Title

Atrayee Bhattacharya wins Denison Award

Document Type

News Article

Publication Date

4-29-2016

Campus Unit

School of Medicine & Health Sciences

Abstract

Atrayee Bhattacharya, a second-year graduate student in the Department of Biomedical Sciences, won a Denison Award for best graduate student talk at the 108th Annual Meeting of the North Dakota Academy of Science at North Dakota State University in Fargo. Bhattacharya shared first place with cowinner Nilushni Sivapragasam from North Dakota State University.

The title of Bhattacharya's talk was "The Role of CCCTC Binding Factor (CTCF) in Epithelial to Mesenchymal Transition (EMT)."

Bhattacharya works in the laboratory of Assistant Professor Archana Dhasarathy, PhD.

Dhasarathy’s lab works on a process called epithelial to mesenchymal transition or EMT. This simply reflects a change in how cells look. They change their shape from an epithelial state, which means they are well-attached and mostly stationary. During early development, and potentially during cancer metastasis, these cells change their shape to a mesenchymal form, which means they become more elongated, lose their cell-to-cell contacts, and start moving and migrating. This is really important for proper development of the embryo, but it can be disastrous in cancer, resulting in metastasis to other parts of the body.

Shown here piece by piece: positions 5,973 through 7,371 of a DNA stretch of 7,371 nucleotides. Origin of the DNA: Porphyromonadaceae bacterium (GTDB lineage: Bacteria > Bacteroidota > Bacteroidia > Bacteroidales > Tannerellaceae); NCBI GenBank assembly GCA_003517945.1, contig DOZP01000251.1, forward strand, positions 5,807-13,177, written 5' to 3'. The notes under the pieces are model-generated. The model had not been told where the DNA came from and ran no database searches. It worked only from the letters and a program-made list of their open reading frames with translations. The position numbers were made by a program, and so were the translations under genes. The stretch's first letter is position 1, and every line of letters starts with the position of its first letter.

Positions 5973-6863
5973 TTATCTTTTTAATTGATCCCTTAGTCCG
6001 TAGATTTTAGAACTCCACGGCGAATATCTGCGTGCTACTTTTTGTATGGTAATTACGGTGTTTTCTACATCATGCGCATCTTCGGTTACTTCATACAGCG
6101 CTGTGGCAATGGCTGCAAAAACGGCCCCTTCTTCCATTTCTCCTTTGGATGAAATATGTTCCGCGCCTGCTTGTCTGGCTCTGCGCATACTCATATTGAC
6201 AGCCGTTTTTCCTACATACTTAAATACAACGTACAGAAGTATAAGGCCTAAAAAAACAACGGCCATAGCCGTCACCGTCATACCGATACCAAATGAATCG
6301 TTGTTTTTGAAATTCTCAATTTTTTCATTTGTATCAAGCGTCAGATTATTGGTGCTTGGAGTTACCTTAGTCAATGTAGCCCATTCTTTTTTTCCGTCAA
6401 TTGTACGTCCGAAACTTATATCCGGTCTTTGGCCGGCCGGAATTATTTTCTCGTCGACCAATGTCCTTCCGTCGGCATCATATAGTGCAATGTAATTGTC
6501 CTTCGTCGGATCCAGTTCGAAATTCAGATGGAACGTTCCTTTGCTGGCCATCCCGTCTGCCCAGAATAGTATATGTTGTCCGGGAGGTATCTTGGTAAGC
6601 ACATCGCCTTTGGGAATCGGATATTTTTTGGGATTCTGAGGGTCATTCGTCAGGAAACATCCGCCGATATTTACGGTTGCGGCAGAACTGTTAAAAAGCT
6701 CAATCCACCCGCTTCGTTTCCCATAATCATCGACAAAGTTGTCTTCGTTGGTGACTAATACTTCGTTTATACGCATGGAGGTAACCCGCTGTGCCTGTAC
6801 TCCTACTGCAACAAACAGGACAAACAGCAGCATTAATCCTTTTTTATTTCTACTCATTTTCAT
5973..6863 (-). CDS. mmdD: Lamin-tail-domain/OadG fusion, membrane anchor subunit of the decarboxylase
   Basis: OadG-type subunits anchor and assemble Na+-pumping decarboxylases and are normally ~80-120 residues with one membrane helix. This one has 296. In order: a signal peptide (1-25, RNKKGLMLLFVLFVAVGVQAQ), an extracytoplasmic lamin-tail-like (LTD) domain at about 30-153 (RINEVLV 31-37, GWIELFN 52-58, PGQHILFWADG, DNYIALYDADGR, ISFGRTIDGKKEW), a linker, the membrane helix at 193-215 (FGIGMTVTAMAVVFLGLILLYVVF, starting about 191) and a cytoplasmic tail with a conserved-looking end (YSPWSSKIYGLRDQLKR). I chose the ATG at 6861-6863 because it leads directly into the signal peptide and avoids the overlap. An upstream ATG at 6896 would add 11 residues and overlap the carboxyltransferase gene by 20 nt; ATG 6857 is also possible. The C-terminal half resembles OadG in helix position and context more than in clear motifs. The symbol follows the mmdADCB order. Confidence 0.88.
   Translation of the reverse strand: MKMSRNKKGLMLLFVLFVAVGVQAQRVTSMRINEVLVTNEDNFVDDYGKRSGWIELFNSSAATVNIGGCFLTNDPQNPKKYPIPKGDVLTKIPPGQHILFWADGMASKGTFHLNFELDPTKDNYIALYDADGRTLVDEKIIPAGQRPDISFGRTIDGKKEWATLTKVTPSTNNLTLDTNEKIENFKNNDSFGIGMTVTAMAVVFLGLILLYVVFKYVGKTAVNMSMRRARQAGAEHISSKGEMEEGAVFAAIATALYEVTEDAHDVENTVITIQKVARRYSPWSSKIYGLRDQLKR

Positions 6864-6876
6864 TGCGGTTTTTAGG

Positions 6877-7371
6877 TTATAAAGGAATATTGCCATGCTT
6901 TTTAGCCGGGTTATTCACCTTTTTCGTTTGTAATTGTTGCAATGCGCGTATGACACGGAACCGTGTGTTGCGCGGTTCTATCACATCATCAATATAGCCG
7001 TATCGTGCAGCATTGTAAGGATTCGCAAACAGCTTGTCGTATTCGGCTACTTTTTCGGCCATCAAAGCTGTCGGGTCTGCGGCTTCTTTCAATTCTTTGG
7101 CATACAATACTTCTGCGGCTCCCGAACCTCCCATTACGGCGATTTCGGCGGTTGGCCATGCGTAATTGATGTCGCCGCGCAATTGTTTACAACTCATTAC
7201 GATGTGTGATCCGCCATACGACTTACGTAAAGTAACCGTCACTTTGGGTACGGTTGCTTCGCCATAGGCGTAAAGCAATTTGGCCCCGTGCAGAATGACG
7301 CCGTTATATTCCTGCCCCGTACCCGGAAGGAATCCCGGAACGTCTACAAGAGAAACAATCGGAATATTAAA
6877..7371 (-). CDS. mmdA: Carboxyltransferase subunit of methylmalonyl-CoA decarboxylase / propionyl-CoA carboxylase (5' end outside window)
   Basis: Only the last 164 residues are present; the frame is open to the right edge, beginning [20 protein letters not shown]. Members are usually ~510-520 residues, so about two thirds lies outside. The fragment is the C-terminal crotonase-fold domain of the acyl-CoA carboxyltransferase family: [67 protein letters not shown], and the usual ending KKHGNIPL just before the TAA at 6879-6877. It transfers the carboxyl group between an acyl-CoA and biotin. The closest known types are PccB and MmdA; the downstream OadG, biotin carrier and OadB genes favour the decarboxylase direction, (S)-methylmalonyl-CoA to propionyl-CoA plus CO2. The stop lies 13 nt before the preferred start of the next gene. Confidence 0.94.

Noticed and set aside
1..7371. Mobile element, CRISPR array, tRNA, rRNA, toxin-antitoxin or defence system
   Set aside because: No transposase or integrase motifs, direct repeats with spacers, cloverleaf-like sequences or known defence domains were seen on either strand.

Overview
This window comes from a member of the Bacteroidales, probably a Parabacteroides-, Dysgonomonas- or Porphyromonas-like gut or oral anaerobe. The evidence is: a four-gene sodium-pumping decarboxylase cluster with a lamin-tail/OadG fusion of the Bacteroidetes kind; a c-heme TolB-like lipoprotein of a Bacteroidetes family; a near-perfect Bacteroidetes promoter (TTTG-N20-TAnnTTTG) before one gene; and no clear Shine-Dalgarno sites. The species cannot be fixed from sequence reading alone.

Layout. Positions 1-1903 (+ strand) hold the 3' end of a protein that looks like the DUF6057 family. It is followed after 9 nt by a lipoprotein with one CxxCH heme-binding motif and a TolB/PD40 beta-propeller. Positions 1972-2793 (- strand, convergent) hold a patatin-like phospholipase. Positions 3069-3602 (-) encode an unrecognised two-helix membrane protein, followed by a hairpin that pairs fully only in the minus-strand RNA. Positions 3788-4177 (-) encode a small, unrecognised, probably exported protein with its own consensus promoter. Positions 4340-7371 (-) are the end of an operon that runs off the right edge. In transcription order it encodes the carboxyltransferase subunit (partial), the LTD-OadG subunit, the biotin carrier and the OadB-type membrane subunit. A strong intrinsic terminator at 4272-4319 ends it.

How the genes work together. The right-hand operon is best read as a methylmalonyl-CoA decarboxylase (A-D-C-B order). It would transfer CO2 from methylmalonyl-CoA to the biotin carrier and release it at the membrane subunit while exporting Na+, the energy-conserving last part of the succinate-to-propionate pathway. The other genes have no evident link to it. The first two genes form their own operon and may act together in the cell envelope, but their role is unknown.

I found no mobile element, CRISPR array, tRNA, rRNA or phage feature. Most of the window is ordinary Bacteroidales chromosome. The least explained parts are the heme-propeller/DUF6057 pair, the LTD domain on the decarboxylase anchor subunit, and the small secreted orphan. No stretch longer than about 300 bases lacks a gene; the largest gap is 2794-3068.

The goal of Dhasarathy’s lab is to try and understand how this happens. They focus on a protein called SNAIL, which is often referred to as a master regulator of the EMT process. Understanding how the SNAIL gene is suddenly turned on is critical to understanding EMT and hence cancer metastasis. Atrayee Bhattacharya used bioinformatics analyses, with the help of Junguk Hur, PhD , to analyze the DNA sequence of the SNAIL gene. They were able to make the prediction that a protein called CTCF, which stands for CCCTC binding factor, might be present at the SNAIL gene. Bhattacharya then performed some experiments to show that, indeed, CTCF protein was found to bind to the DNA of SNAIL, and this happened during EMT. Dhasarathy and her colleagues are now working to understand how this happens.

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